Green stools and gassiness in baby

My son's stools have turned green and he is gassy. While we were waiting for results of a stool sample I supplemented with soy formula and his stools returned to a mustard yellow color. The results of the test was negative and I resumed full breastfeeding two days ago. His stool has turned green again. Is there something I may be doing to cause the green stool?


Debbi Donovan

Debbi Donovan is a Board Certified Lactation Consultant, as well as a retired La Leche League Leader. For more than a decade, Debbi... Read more

Green stools and gassiness in an otherwise healthy breastfed baby are often caused by a foremilk/hindmilk imbalance. This sounds very complicated, but it really isn't. Foremilk is the thinner, lower fat milk your baby receives at the beginning of a feed. It transitions to the hindmilk which is higher in fat.

This problem often occurs when the mom has a very abundant milk supply. It can also occur when the baby is switched from one breast to the other after a set period of time, and when the baby doesn't achieve a good latch-on. The baby is getting an abundance of foremilk and not much hindmilk. This can cause fussiness(colic), gassiness, green frothy stools, unhappiness at breast and breast refusal. A baby who is getting too much foremilk may want to feed frequently or for very long periods of time. He is often getting a high volume, lowcalorie feed.

Your baby's green stooling and fussiness can result from too much lactose(sugar). High volume feeds are invariably, high lactose feeds. When the excess lactose enters your baby's colon there may be increased fermentation, resulting in colic, gas and loose, acid stools.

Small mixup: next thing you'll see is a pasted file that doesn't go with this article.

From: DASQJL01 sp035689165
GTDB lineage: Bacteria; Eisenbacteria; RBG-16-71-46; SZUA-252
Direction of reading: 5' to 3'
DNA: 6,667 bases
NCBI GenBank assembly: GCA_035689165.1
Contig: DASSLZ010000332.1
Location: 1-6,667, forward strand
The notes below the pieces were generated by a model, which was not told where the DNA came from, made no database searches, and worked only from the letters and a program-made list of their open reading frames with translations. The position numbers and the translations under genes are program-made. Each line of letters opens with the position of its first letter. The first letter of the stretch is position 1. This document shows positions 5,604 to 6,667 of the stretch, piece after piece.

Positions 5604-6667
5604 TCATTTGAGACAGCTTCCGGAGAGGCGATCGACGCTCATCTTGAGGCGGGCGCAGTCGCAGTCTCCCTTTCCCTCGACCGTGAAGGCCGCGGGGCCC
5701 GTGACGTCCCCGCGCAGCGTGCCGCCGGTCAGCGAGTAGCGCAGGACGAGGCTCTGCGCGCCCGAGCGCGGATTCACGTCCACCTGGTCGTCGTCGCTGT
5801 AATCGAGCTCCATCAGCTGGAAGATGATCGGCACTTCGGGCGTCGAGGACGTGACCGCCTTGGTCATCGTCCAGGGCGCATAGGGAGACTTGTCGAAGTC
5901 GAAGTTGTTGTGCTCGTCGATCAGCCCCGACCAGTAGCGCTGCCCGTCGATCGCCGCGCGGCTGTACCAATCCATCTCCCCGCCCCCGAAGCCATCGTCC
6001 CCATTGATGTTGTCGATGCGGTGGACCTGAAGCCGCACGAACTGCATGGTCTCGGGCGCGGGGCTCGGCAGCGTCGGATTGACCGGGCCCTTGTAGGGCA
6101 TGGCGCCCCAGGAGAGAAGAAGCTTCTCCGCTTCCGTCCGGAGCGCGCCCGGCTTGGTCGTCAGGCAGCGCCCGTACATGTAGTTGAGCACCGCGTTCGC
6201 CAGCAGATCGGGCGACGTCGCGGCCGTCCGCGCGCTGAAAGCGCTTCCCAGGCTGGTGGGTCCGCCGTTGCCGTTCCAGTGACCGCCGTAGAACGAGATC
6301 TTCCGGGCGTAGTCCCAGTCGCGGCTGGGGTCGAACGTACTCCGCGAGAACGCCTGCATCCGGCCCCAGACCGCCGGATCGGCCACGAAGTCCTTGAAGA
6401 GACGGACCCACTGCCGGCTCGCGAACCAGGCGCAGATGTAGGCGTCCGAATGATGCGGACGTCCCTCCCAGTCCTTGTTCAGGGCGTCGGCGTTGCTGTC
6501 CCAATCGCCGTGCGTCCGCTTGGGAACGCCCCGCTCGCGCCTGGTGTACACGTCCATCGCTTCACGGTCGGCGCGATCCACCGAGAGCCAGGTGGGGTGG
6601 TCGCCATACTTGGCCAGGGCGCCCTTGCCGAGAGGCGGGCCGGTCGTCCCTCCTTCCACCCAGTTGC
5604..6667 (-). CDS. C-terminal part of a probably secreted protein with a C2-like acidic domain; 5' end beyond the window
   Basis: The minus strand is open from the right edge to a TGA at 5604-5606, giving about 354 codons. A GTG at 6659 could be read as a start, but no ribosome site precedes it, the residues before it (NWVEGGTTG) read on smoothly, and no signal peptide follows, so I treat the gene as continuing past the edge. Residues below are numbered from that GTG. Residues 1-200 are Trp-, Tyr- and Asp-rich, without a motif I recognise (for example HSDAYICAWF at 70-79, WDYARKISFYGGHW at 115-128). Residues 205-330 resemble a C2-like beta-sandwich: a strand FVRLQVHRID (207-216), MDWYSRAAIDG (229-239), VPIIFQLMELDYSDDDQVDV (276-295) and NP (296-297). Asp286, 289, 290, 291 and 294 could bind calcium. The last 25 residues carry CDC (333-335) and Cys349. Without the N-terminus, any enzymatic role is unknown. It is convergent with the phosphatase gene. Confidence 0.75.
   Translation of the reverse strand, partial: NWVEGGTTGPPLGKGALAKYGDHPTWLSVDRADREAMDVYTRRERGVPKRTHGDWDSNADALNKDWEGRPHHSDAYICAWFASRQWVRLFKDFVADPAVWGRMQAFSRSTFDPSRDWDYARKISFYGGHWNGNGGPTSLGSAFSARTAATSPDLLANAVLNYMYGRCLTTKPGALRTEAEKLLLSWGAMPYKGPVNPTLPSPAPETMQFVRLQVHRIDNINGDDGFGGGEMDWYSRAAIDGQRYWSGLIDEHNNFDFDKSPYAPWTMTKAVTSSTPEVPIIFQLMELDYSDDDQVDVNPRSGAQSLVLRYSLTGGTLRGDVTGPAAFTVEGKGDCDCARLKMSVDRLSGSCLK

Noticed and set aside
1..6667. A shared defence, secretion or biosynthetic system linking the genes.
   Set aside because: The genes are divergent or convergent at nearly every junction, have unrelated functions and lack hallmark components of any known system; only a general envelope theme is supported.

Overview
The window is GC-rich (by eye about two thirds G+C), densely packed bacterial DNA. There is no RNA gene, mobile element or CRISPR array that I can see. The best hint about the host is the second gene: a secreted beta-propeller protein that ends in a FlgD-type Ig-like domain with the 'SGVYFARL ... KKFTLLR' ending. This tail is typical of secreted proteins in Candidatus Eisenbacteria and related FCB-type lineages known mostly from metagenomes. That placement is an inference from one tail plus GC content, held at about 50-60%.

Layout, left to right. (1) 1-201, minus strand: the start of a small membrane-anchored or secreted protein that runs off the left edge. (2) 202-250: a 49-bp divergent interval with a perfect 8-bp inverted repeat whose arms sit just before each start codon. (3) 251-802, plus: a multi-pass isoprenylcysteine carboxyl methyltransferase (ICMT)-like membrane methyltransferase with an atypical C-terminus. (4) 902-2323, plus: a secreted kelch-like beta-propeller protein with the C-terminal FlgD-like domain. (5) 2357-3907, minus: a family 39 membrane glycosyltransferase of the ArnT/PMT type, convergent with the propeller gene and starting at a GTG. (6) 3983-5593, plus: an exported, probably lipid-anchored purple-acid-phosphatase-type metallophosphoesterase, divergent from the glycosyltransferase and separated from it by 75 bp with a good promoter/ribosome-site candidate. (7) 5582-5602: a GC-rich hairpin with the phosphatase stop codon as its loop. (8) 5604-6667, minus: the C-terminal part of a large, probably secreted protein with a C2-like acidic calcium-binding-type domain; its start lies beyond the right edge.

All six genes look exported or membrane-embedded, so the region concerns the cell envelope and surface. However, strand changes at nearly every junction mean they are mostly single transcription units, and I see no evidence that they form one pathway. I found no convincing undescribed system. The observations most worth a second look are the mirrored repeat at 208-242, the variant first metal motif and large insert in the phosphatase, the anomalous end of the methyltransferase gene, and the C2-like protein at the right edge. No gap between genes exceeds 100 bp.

Low-fat feeds (of mostly foremilk) are very rapidly digested. An infant will be hungry again soon after feeding. This will further stimulate the mom's milk production, often resulting in oversupply and further complicating the situation.

To help remedy this situation, allow your baby to control the feed. When nursing, let your little one come off the first breast on his own, relaxed and satisfied. If your baby is properly positioned and attached, taking in a good mouthful of breast, allow him to feed as long as he wants. You can offer the other breast, though many babies are quite content nursing from one side per three to four hour period. During the first three or four days, as your milk supply is adjusting, express just enough milk from the "unused" or "less used" breast for comfort.

If this problem persists, I would recommend working with a Lactation Consultant. To locate an IBCLC (International Board Certified Lactation Consultant) you can contact the ILCA (International Lactation Consultant Association) office. You will be referred to three IBCLC's in your area. You can reach them at:

200 N. Michigan Ave, Suite 300
Chicago IL 60601
phone 312-541-1710
fax 312-541-1271.

Wishing you the best!

Watch Video: When is breastfeeding okay?

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